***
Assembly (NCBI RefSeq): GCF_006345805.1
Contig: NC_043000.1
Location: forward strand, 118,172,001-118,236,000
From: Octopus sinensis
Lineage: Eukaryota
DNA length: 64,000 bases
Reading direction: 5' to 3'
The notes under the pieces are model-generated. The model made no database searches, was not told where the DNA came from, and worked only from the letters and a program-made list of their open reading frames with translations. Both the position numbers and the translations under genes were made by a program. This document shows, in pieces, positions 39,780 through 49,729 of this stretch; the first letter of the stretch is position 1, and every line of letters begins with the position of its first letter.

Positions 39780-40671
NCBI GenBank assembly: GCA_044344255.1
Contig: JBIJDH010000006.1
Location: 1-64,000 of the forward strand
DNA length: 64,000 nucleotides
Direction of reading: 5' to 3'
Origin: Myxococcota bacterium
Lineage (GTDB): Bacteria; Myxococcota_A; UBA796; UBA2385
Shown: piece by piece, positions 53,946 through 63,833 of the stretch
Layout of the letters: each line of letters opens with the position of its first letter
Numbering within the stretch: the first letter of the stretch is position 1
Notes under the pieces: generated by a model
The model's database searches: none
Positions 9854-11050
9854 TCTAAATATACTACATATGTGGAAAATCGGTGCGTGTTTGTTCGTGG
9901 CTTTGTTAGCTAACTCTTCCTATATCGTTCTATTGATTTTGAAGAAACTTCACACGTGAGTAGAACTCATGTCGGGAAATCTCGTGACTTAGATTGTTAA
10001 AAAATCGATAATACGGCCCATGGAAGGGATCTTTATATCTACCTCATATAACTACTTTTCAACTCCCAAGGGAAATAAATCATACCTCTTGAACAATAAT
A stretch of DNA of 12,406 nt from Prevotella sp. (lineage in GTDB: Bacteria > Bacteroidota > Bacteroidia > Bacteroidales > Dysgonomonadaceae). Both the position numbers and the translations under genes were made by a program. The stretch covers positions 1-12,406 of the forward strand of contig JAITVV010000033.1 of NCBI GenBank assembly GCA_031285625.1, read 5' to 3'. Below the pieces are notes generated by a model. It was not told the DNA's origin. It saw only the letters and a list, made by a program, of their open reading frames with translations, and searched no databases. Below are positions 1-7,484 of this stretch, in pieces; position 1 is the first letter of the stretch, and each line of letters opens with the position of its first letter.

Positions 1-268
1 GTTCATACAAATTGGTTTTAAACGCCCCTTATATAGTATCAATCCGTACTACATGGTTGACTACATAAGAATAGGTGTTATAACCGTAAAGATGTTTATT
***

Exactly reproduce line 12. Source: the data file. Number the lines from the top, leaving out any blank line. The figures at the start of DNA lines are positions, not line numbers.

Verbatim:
Location: 1-64,000 of the forward strand